4. Practicing for Too Long
When you practice for too long, your brain leaves the party and stops learning. The adult human attention span, even at its best and most rested, will typically only get you about 7-15 minutes focused, productive piano practice. When you set aside a four-hour block for practice, you may be doing more harm than good to your piano progress. It’s important when practicing to be focused and mentally present for everything you’re doing. When you’re checked out or phoning it in, you’re not doing any quality learning or gaining any substantial progress. It is best to practice your music with dedicated energy and thought, even if you’re tired and don’t want to. Come up with a mantra to say to yourself that will help you to be truly mentally focused and ready to work. Every time you practice piano you should strive for that feeling of focus and positivity you get before studying for an important exam.
5. Practicing Only the Sections You Like
Often, we make the mental mistake of only practicing the sections of music we know or like. We do this because it’s satisfying to play something we know is correct. But playing the music we don’t know as well, and the sections of the music we don’t like are also important. By playing music we don’t know and don’t like, we grow in both technique and maturity as musicians. Furthermore, just because we don’t know a section as well or don’t like it as much as other section, doesn’t mean we can skip over that section in a performance. Let’s say the piece you’re playing has 100 measures and you really dislike measures 45-60. The reality is that you’ll still have to play measures 45-60 in a performance, whether you like them or not. Avoiding those measures in practice is the opposite of what you should do, because if you avoid practicing them, you’re more likely to mess them up when you eventually perform.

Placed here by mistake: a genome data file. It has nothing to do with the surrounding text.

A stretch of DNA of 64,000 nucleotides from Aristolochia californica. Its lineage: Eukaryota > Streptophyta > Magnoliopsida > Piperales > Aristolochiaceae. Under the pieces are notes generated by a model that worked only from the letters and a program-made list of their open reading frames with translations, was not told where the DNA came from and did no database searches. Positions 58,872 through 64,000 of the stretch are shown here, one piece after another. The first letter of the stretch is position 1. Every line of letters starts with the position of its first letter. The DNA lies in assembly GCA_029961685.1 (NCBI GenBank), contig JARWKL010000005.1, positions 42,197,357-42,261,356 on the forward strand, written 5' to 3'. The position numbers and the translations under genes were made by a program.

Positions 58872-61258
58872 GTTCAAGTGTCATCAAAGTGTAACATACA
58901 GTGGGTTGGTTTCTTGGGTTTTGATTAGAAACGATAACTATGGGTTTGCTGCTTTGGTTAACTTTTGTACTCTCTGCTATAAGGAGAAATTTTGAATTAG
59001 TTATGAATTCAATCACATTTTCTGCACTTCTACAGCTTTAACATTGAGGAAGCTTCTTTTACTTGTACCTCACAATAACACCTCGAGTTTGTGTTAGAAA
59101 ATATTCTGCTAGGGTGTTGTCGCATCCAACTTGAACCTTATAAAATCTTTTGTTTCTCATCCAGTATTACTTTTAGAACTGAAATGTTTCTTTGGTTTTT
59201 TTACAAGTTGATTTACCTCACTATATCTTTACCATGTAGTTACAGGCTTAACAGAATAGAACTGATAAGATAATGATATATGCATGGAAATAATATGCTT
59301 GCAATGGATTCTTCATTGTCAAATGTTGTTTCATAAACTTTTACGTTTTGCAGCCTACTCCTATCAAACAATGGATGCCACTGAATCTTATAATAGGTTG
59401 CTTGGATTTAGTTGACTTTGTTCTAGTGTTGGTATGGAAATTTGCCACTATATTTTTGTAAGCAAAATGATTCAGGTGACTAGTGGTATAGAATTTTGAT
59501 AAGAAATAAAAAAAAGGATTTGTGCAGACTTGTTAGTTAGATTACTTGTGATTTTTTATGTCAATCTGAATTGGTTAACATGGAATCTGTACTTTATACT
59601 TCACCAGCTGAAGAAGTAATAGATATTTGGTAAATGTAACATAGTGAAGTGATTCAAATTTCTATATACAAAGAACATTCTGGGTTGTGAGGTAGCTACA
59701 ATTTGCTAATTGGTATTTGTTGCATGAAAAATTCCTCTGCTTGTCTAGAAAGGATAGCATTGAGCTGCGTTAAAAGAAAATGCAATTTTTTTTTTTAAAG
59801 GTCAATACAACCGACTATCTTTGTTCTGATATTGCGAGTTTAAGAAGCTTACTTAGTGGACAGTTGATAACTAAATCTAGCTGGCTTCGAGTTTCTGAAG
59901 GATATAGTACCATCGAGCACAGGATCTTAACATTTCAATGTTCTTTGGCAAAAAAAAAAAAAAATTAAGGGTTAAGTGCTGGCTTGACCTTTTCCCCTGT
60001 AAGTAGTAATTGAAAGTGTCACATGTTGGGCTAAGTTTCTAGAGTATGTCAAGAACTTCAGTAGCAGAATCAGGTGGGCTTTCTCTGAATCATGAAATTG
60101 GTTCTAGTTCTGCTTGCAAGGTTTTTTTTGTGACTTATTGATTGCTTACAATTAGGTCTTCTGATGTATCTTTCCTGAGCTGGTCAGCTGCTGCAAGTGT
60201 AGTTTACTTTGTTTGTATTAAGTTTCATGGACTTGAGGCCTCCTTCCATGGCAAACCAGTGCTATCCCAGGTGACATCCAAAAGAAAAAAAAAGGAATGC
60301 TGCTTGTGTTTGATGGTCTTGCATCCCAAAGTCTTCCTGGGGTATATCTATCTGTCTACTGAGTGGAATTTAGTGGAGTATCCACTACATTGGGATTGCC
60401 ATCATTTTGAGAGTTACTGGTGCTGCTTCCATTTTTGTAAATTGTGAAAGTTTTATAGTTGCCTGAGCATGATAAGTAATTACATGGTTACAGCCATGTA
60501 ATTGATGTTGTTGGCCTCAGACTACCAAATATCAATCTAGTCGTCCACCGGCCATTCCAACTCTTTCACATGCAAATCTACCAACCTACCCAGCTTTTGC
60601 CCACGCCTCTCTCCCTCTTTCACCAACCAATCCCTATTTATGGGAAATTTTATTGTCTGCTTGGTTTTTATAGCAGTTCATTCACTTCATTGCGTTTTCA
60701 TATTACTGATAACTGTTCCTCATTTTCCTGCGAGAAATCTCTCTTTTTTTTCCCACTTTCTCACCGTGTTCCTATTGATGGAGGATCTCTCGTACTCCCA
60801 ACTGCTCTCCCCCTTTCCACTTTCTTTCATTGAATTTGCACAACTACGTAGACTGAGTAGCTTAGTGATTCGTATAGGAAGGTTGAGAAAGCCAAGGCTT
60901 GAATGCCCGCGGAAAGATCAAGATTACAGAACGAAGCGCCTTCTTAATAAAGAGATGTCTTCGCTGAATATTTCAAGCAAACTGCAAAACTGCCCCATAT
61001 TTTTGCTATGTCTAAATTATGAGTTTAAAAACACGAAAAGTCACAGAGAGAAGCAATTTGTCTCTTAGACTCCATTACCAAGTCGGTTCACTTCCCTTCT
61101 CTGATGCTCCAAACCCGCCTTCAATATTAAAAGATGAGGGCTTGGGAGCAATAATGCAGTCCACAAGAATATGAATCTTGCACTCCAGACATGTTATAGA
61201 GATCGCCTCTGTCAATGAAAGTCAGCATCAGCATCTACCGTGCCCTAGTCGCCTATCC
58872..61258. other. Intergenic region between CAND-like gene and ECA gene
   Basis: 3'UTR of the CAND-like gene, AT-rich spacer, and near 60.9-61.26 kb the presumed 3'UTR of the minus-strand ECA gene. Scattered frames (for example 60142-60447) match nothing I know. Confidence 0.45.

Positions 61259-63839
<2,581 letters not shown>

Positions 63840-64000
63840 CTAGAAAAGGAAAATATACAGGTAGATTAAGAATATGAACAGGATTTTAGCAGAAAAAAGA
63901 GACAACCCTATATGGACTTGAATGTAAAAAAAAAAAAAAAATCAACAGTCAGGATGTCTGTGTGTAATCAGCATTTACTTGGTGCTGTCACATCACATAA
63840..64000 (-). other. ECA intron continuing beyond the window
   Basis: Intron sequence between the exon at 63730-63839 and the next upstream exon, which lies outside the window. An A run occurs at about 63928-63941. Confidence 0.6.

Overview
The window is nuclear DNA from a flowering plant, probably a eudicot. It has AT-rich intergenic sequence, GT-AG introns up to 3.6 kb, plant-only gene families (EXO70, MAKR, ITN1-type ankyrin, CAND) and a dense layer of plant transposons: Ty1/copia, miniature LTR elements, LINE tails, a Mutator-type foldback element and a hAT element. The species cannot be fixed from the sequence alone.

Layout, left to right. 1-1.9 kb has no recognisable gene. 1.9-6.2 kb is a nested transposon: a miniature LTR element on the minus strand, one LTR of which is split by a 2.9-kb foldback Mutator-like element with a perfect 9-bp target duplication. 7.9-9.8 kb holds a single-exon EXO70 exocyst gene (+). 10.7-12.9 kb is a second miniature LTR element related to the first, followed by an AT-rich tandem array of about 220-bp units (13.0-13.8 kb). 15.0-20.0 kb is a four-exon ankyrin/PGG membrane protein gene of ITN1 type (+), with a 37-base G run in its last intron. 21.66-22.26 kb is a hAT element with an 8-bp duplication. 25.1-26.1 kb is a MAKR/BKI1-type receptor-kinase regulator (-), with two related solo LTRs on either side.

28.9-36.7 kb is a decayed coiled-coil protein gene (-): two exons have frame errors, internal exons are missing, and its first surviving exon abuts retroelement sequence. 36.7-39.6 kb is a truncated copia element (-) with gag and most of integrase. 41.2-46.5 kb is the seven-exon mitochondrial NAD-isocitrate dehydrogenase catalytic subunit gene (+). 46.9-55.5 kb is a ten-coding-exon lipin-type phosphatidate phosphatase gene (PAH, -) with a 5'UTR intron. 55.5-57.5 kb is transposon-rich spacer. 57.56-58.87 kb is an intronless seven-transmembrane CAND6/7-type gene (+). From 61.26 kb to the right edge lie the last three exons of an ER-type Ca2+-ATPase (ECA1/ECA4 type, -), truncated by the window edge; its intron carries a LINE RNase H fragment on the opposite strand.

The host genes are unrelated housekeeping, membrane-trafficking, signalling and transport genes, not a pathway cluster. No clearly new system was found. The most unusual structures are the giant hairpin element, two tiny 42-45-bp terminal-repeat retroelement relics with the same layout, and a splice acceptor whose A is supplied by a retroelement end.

Great satisfaction can be gained when you master a new section of music, whether that section is to your liking or not. Another important thing to note is this: do not play the easy sections of your music faster and the difficult sections slower- play everything slow until you can get everything equally up to tempo together. Playing the easy or likable sections above tempo is another example of favoritism that can hurt the progress of your practicing overall.
6. Discarding Finished Pieces
Sometimes when we finish performing a piece, we then think that we’re finished with it completely. But you might find it engaging to revisit pieces that you feel you’ve finished. There are always improvements that can be made to them. Perhaps you can add more dynamic contrast, or maybe you can add some more phrasing and intention to a fast section etc. If you never go back and revisit these pieces, your muscle memory of them will fade and you’ll find that you’ll have to relearn those pieces the next time you want to play them. Just make sure that revisiting these finished pieces isn’t the priority or majority of your practicing. And most importantly, make sure to have fun!